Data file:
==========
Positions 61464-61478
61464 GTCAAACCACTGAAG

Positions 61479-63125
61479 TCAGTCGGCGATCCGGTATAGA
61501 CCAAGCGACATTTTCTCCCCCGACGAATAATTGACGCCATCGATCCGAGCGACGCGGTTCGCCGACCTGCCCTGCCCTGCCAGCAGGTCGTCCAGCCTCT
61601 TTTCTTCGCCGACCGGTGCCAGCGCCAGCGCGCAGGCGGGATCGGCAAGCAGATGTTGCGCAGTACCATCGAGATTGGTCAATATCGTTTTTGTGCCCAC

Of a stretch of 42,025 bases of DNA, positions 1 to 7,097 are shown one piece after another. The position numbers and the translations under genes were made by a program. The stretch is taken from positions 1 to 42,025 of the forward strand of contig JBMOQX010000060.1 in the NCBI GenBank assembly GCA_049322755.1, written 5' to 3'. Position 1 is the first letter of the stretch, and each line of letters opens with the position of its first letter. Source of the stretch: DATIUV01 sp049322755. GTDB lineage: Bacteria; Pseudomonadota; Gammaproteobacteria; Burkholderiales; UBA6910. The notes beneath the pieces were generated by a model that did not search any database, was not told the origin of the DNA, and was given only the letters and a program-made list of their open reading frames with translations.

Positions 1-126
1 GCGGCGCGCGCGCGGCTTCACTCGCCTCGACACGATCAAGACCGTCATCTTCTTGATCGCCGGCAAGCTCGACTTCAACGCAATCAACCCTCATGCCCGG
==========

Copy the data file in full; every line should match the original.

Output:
Positions 61464-61478
61464 GTCAAACCACTGAAG

Positions 61479-63125
61479 TCAGTCGGCGATCCGGTATAGA
61501 CCAAGCGACATTTTCTCCCCCGACGAATAATTGACGCCATCGATCCGAGCGACGCGGTTCGCCGACCTGCCCTGCCCTGCCAGCAGGTCGTCCAGCCTCT
61601 TTTCTTCGCCGACCGGTGCCAGCGCCAGCGCGCAGGCGGGATCGGCAAGCAGATGTTGCGCAGTACCATCGAGATTGGTCAATATCGTTTTTGTGCCCAC

Of a stretch of 42,025 bases of DNA, positions 1 to 7,097 are shown one piece after another. The position numbers and the translations under genes were made by a program. The stretch is taken from positions 1 to 42,025 of the forward strand of contig JBMOQX010000060.1 in the NCBI GenBank assembly GCA_049322755.1, written 5' to 3'. Position 1 is the first letter of the stretch, and each line of letters opens with the position of its first letter. Source of the stretch: DATIUV01 sp049322755. GTDB lineage: Bacteria; Pseudomonadota; Gammaproteobacteria; Burkholderiales; UBA6910. The notes beneath the pieces were generated by a model that did not search any database, was not told the origin of the DNA, and was given only the letters and a program-made list of their open reading frames with translations.

Positions 1-126
1 GCGGCGCGCGCGCGGCTTCACTCGCCTCGACACGATCAAGACCGTCATCTTCTTGATCGCCGGCAAGCTCGACTTCAACGCAATCAACCCTCATGCCCGG